GROUP 5 - WORKING DOGS
The Old English Sheepdog is also known as the “Dulux Dog”, having been seen in many advertisements, movies, television and cartoons in recent times, and is instantly recognisable for it’s rolling, bear-like gait and profuse grey and white coat.
An Old English Sheepdog appears in a portrait of the Scottish Duke of Buccleuch, by Thomas Gainsborough, as early as 1771 (see image to left). This is generally regarded as the earliest visual of this breed. It is believed that the breed resulted from the crossing between the South Russian Ovchartka and the Briard or the Scottish Bearded Collie. It was bred as a working dog, originally used for driving sheep and cattle in the UK throughout the 18th and 19th century. In the mid 19th century the breed was first brought to Australia, and as well as being a working dog it also served as a companion dog to the shepherds.
The Old English Sheepdog was also known as the “Bobtail,” due to the fact it’s tail was traditionally docked. This was apparently done because taxes in the 18th century in the UK were levied on pet dogs but not on working dogs; hence docking the tail was one way to identify the working dog. The custom to dock tails was carried out until the ban on docking tails was introduced. This ban was imposed in New South Wales from 1st June, 2004 and on other dates in different places around the world.
Their use as working dogs on Australian farms ceased due to fencing of most properties and also the recognition of more suitable breeds for the job.
The Old English Sheepdog is described as being a “strong compact-looking dog of great symmetry,” “absolutely free of legginess” and “profusely coated all over”. In the show ring a dog in full coat should have a profile that is almost perfectly square, with the distance from the ground to the crown of the head being the same as that from the nose to the hindquarters. Unusually, the dog stands lower at the shoulders than at the loin. Their walk has a characteristic ambling or pacing movement.
They are described as “a biddable dog of even disposition, bold, faithful and trustworthy, with no suggestion of nervousness or unprovoked aggression”. They are required to have “a most intelligent expression”. It is said they are lovable and loyal and possess a definite sense of humour – a shaggy clown. They have great stamina and can demonstrate explosive energy, interspersed with long periods of snoozing. In spite of their size they are not an exercise intensive breed. They can happily live in an apartment, if walked daily and given a free run from time to time.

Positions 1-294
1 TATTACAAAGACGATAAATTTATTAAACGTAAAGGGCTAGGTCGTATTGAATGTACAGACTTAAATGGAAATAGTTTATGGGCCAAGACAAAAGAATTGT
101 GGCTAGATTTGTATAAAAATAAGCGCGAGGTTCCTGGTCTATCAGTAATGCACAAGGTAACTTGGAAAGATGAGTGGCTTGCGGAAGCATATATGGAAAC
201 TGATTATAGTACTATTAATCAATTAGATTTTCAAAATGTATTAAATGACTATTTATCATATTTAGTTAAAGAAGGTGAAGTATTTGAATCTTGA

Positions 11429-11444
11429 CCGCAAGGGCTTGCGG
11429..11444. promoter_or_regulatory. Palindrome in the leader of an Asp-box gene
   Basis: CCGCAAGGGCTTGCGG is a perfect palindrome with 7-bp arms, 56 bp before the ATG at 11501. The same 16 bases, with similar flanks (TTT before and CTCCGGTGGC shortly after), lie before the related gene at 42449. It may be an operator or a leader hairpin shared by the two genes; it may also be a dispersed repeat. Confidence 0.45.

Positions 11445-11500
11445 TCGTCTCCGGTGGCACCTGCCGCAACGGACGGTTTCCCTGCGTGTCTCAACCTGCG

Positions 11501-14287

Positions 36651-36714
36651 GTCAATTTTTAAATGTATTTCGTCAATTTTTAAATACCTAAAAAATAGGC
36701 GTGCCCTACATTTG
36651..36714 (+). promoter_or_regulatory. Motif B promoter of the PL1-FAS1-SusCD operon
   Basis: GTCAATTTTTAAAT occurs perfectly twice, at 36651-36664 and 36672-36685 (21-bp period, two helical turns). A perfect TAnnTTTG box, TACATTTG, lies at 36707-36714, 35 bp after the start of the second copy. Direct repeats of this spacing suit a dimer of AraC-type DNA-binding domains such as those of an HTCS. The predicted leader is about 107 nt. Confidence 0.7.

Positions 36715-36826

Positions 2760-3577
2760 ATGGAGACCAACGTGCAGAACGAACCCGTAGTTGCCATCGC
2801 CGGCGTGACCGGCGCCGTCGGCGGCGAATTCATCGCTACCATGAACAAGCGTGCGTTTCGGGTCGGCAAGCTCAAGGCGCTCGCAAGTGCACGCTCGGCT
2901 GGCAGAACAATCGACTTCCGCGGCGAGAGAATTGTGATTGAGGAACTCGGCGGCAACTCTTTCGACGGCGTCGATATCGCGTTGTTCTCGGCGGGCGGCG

Most of the health issues of the Old English Sheepdog are similar to any large breed: hip dysplasia, for instance, is a risk that should always be monitored. All breeding dogs should have their hips checked and scored by a vet before breeding. Like any breed, and especially those which spend large portions of the day resting, the Old English Sheepdog should not be allowed to become overweight. Ideal weight for an adult dog should be 38-39kg and a bitch slightly less.
They are very well suited to a family with children and will naturally want to play. This can be unnerving for children who are not accustomed to the exuberant, large and friendly dog. However, the Old English Sheepdog will quickly calm down (and more often than not go to sleep on your lap) after meeting and greeting any visitors. Conversely, he is an excellent and protective watchdog, and will respond rapidly and loudly, with his distinctive pot casse (deep) bark, to an unfamiliar noise.
If the Old English Sheepdog is kept in full coat it is crucial that the coat not be allowed to become matted. A matted coat will trap dirt and in the summer months especially, it will become uncomfortably hot for the dog. A dog in full coat will require three to four hours of grooming each week, plus another couple of hours to wash and dry when necessary.
Information from The Old English Sheepdog Club (NSW)
Now you know a little about the Old English Sheepdog you may have think that this is the dog for you. Before you make a decision, please make contact with the breed club or your State controlling body for purebred dogs. They will be able to give you information about available puppies and also suggest dog shows where you can see the breed and speak to breeders. In this way you will gain a better perspective of the Old English Sheepdog and its needs and whether this breed would suit your lifestyle.